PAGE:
Far Away Faroe Islands – Video
Cooped up at home and can’t wait to start venturing out again? You’re not alone. With coronavirus restrictions dragging on and our travel adventures still being relegated to the stuff of dreams, might as well dream big! How about someplace very far away and hard to get to? Perhaps someplace you never even considered. The Faroe Islands fit that bill nicely. So this month we decided to take you there — virtually speaking anyway — with our monthly Travel Video share. And since we’re dreaming big, let’s do it with a double feature!
The Faroe Islands are located some 200 miles north of Scotland in the chilly North Atlantic, about halfway between Iceland and Norway. The terrain is rugged and the climate is every bit as challenging — windy, wet, cloudy, and cool! Yet temperatures average above freezing year-round because of the Gulf Stream. The northerly latitude location also results in very long daylight hours during the summer (up to 22 hours during June and July) and, conversely, very short days during the winter. Although there are many islands in the group, only 18 are inhabited, with a total population of about 49,000. The islands are accessible by air from Denmark and Iceland or by ferry from Iceland, Denmark, Norway or the Shetlands in Scotland.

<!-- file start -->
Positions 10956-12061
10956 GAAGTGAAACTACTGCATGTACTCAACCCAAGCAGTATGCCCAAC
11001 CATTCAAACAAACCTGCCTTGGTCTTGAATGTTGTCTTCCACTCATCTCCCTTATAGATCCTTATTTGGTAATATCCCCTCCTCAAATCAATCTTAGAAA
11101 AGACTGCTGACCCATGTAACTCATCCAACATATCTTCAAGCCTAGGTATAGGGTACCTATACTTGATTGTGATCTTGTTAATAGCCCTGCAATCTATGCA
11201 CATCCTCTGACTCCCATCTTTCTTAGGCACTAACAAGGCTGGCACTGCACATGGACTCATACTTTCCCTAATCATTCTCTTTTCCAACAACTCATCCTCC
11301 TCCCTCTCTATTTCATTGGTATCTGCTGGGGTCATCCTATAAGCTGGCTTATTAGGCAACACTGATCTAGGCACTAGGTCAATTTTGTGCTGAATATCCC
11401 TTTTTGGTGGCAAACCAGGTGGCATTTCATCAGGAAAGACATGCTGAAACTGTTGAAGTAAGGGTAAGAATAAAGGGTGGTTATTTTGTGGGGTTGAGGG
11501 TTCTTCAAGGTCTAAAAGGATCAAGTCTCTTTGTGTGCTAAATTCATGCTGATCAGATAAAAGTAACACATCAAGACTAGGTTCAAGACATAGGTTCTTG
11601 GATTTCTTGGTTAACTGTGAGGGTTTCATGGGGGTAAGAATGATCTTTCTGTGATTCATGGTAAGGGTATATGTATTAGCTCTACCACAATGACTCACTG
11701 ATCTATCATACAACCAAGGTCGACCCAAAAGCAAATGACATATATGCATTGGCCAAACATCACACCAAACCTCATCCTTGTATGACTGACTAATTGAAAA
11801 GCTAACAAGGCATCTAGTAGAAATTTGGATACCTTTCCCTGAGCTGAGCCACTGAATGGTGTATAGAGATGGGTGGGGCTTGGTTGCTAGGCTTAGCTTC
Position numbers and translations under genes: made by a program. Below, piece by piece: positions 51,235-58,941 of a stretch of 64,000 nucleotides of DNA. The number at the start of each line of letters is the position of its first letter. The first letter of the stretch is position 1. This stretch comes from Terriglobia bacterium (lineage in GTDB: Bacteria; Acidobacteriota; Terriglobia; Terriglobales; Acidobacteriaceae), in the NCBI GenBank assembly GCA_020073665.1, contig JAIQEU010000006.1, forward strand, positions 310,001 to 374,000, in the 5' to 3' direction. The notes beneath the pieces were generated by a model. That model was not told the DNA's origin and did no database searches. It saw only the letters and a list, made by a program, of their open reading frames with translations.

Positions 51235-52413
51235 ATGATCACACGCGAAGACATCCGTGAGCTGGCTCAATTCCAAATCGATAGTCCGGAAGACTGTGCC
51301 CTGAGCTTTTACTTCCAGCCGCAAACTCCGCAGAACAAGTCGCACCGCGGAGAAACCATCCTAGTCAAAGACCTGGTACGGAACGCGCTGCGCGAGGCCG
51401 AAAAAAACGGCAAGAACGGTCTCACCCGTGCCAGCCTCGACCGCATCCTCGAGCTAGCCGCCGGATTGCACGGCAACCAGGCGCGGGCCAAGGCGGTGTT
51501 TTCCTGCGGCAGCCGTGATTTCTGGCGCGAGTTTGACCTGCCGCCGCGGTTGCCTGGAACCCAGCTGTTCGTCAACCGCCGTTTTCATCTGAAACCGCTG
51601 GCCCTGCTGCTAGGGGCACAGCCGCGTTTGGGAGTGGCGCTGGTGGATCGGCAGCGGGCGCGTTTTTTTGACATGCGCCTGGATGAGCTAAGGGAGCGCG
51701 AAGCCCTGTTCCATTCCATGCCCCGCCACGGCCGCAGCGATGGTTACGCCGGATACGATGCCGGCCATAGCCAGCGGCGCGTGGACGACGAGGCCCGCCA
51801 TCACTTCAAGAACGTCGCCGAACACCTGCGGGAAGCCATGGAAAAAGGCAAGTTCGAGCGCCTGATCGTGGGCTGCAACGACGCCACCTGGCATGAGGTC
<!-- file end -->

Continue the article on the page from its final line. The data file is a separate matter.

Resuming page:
Jagged mountains, fjords and countless waterfalls compose this natural wonderland. But, similar to Iceland, there are very few trees native to the islands due to the cool climate and short growing season. Nonetheless, the mountain tops are a lush green in the summer months, and they retain their beauty, albeit in brownish hues, during the winter months. (You will see these two contrasts in each of our films, as the first one was shot in the winter months.)
Hiking is the biggest recreational draw in the Faroe Islands, even for the locals, who consider a 6-mile trek through the mountains a walk in the park. There are so many beautiful mountains and coasts to hike around, it is practically mandatory. Other attractions include medieval churches, fishing villages, old farmhouses and sheep. We love it there: It’s not the least bit touristy. The people are very friendly and welcoming, and the younger generations tend to have a good handle on English. Modern technology has made its way to the islands, but the Faroese continue to lead simple, rather traditional lives, fishing and herding sheep as they have for centuries. Keep in mind, when talking with the Faroese, that whale-hunting is part of their livelihood, as well as their heritage, and they do not take too kindly to opposing opinions on the issue.
As promised, this month’s Travel Video share, featuring the Faroe Islands, is a double feature. The first film, entitled Islands in The Sky, features the work of Jose A. Hervas who was born on the island of Ibiza. The original score for the film, composed by Peter Nanasi, is mesmerizing and adds to the film’s mystique. The second video (underneath the first), is simply entitled Faroe Islands, and was created by Italian filmmaker Marcello Ercole (music by Chad Lawson). It is interesting to compare the two artists’ styles, as well as the seasonal differences depicted in the two films.
We hope you enjoy both of these works of art, each beautiful in their own way. Keep dreaming … and lest your travel dreams and fantasies need a dose of reality, we’ll be here when you’re ready!
The Avant Team